Many meat eaters use the organic label as a salve for the conscience when buying meat. Adding beef or chicken to the online shopping trolley, they rationalise: “I know meat is bad for the environment, but at least what I do eat is organically farmed.”
To those committed carnivores who believe this is the least planet-damaging way to continue eating animals, apologies – a new study has blown that vain hope out of the water.
Taking into account domestic livestock and imported feed, researchers in Germany have shown that beef and lamb has the same harmful impact on the environment whether it is organically or conventionally farmed. And while raising organic pork produces slighter less greenhouse gas emissions than the alternative, organic chicken is actually worse for the climate than non-organic.
The researchers had set out to calculate how much the cost of different meat would have to rise to offset the environmental damage caused by the emissions of raising and transporting livestock and feed such as soy, which has been linked to deforestation in the Amazon and beyond. Domestic animals are often grass-fed, but that means they grow more slowly and pump out greenhouse gases for longer. A 2017 Oxford study mowed down the theory that grass was always greener than grain.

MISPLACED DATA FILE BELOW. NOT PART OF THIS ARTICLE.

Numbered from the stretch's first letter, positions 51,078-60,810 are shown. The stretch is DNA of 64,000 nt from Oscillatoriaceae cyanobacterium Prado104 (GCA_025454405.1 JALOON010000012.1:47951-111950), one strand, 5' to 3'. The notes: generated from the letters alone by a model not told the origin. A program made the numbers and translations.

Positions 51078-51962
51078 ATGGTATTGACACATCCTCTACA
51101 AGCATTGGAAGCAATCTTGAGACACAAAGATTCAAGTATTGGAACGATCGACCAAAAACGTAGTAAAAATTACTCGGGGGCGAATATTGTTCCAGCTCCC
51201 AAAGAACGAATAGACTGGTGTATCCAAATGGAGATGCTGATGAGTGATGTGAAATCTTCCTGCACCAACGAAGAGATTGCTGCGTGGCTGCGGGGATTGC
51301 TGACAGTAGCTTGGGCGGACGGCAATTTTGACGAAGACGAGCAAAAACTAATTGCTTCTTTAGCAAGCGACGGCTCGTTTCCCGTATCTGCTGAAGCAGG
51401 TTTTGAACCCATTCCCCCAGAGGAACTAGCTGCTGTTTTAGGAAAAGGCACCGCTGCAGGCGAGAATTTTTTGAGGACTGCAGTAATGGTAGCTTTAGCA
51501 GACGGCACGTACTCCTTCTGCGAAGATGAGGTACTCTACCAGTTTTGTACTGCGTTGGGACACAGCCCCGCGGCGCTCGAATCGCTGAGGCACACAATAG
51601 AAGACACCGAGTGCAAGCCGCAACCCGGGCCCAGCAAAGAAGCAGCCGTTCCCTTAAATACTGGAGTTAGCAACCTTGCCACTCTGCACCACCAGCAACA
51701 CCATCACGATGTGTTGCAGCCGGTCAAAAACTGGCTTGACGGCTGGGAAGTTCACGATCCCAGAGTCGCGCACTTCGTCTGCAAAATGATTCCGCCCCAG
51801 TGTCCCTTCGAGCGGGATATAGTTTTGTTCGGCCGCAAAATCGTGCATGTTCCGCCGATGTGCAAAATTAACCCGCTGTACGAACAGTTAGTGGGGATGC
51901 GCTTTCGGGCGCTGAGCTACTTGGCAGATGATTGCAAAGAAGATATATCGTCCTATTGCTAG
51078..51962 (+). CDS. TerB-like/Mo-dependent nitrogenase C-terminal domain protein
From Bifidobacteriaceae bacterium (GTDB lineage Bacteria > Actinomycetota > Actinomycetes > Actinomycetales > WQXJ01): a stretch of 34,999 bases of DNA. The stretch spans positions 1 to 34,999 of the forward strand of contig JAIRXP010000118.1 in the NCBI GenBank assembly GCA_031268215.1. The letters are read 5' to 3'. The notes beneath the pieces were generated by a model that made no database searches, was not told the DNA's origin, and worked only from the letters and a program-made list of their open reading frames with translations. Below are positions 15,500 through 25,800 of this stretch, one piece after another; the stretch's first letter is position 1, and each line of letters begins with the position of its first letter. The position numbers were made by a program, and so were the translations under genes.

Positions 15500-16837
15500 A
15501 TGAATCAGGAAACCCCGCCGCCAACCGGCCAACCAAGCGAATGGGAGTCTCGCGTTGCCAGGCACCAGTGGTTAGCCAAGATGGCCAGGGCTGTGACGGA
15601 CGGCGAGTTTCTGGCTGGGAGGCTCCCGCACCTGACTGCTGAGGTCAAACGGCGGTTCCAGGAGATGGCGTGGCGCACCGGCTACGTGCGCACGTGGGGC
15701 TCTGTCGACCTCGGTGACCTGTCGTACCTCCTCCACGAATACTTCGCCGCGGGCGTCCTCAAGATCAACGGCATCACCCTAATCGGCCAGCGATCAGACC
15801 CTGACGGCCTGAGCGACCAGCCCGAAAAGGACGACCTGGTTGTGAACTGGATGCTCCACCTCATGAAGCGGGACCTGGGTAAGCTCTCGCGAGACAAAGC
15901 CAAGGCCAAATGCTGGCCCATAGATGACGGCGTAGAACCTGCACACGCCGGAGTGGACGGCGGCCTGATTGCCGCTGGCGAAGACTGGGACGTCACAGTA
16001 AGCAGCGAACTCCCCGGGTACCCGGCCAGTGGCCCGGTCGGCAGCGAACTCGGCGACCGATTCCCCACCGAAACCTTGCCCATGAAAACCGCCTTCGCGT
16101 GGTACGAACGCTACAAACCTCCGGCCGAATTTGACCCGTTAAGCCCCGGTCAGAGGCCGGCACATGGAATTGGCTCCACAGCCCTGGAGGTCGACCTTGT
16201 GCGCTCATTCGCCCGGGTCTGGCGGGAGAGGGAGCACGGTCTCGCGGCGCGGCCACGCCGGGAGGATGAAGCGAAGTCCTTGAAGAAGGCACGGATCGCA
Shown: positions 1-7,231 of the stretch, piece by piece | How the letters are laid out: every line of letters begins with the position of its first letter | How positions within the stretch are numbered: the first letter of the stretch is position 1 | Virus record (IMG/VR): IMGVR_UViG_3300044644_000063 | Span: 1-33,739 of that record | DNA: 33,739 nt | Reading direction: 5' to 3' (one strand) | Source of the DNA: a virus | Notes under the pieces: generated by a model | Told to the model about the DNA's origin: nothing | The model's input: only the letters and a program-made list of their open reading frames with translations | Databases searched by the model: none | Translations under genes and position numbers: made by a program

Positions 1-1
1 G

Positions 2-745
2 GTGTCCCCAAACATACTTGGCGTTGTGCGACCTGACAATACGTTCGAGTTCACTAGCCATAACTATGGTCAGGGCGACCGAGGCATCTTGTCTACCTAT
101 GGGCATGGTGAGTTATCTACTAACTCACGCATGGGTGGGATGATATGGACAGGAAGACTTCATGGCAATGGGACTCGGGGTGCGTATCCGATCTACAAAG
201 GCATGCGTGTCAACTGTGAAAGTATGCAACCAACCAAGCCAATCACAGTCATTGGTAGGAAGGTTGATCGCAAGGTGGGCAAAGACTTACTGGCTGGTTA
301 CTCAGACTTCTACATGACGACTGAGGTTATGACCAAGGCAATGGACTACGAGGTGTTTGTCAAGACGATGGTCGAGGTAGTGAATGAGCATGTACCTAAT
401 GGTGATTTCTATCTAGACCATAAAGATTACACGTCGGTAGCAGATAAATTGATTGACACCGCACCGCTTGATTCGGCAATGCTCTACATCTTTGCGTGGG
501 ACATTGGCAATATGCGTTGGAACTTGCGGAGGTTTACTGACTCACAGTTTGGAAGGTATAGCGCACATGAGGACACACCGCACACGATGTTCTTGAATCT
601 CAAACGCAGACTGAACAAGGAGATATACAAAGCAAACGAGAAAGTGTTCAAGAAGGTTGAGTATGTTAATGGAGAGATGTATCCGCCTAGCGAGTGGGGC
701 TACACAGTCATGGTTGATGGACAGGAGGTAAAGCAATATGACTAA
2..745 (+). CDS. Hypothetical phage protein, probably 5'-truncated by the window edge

Meat taxes are urgently needed, the researchers said, so that those who continue to eat meat pay their fair share towards the ecological destruction associated with the livestock and dairy industries. Current pricing is not representative, said one of the researchers, Amelie Michalke: “The prices are lying. Climate costs are rising and we are all paying these costs – they are not adequately put on to the [most polluting] products.” One investor network has said it is “inevitable” that meat prices will rise.
The cost of animal products should rise by 40 per cent, the study concluded, with the money raised going towards encouraging farmers to become greener as well as helping poorer families adapt to the price rises. Organic meat should be 25 per cent more expensive, they added, because shoppers already pay a premium, while organic milk should rise by 20 per cent and conventional milk by about a third.
The researchers had expected organic products to score better on the climate front. But while there was less pollution from fertilisers and pesticides, lead researcher Maximilian Pieper of the Technical University of Munich said in terms of greenhouse gas emissions: “It actually doesn’t make much difference.”